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Alhambra's elderly and disabled keep their center — for now

The announcement was made in Mandarin, Cantonese, and Vietnamese to scores of seniors and severely disabled adults terrified about how they would soon spend their days. The outcome was confusing: a court settlement meant their Adult Day Health Center on Valley Blvd where they spent much of their days could remain — but the reprieve may only last until March. 

Photo by Lauren Whaley | Silver Lake Adult Day Health CenterM & T is one of roughly 300 California adult day health care centers, most of which are in Los Angeles County, whose future remains in jeopardy. Last Thursday's court settlement determined determined that Adult Day Health Care Centers, a Medi-Cal benefit which provides care for seniors and the disabled, would disappear in March. A new similar program would replace it, but its benefits would be primarily for those with complex medical conditions and up to half of the 35,000 participants in these programs might not qualify for it.

Administrators at the Alhambra center believe even less than half of its participants would. "I think after March most of the people will not be able to come to this kind of center because the qualifications, the requirements for the new program will be much stricter than what we have right now," an administrator at the center, Raymond Chu, said. "My own estimate is that we maybe have 20% at the most. How can you survive on 20%?"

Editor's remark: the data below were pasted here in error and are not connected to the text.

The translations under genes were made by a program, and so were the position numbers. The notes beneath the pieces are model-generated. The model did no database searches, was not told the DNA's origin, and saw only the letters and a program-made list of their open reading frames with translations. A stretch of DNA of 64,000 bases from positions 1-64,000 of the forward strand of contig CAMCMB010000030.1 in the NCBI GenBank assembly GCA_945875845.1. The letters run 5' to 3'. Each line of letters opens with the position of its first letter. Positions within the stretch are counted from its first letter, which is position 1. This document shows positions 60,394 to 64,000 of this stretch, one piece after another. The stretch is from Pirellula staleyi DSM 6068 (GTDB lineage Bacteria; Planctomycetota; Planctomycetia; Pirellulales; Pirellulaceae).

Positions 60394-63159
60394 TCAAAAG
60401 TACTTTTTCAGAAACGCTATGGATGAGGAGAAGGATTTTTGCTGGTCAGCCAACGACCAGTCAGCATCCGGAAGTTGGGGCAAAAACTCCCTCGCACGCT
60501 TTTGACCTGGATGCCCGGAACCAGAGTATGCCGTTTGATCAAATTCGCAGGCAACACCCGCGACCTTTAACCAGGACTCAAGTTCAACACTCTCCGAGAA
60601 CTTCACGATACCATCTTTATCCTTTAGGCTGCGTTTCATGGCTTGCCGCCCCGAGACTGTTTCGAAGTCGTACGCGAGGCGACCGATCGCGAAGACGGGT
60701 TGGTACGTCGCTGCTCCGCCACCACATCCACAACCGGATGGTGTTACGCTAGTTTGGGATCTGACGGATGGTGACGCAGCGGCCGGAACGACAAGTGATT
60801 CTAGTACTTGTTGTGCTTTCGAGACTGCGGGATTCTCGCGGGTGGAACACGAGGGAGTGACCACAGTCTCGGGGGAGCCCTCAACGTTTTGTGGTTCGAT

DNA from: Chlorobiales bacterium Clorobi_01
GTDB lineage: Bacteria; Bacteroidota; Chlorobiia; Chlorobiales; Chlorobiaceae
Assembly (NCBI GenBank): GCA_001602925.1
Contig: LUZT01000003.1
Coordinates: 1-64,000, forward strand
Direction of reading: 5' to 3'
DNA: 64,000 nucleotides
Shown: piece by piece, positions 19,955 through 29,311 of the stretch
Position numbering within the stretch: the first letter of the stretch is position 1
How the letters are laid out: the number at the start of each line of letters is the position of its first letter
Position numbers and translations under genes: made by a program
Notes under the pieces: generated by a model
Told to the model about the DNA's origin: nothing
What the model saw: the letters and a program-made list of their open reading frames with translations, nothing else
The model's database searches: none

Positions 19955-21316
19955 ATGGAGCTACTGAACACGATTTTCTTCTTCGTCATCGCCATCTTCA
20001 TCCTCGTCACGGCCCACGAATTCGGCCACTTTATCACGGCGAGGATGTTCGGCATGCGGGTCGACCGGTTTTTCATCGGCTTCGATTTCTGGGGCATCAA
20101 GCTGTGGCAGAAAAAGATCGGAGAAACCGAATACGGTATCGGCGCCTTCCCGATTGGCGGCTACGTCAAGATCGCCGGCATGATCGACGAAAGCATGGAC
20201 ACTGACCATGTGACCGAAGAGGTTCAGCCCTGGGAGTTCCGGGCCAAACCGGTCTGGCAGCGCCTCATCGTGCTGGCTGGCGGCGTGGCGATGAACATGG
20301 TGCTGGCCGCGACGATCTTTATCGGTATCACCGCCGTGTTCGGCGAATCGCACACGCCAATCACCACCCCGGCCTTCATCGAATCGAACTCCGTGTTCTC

Photo by Albert Lu | M & T CenterEasy to miss in an area of strip-mall Chinese restaurants, M & T has provided a daily refuge for roughly 100 elderly and severely disabled men and women for the past 11 years. The center offers basic health care and, through classes and activities, a version of group therapy where participants socialize with others who share their experiences, as well as their ailments and fears.

If it closes, the center calculates that 25 staff members would lose their jobs, 200 participants would be stuck at home, and nearly as many families would face taking care of ailing loved ones themselves.

But for now the mood is upbeat at M & T. "We are going to enjoy the extension right now," Chu said, "and think about in the beginning of the new year about what is going to happen, what we are going to do."

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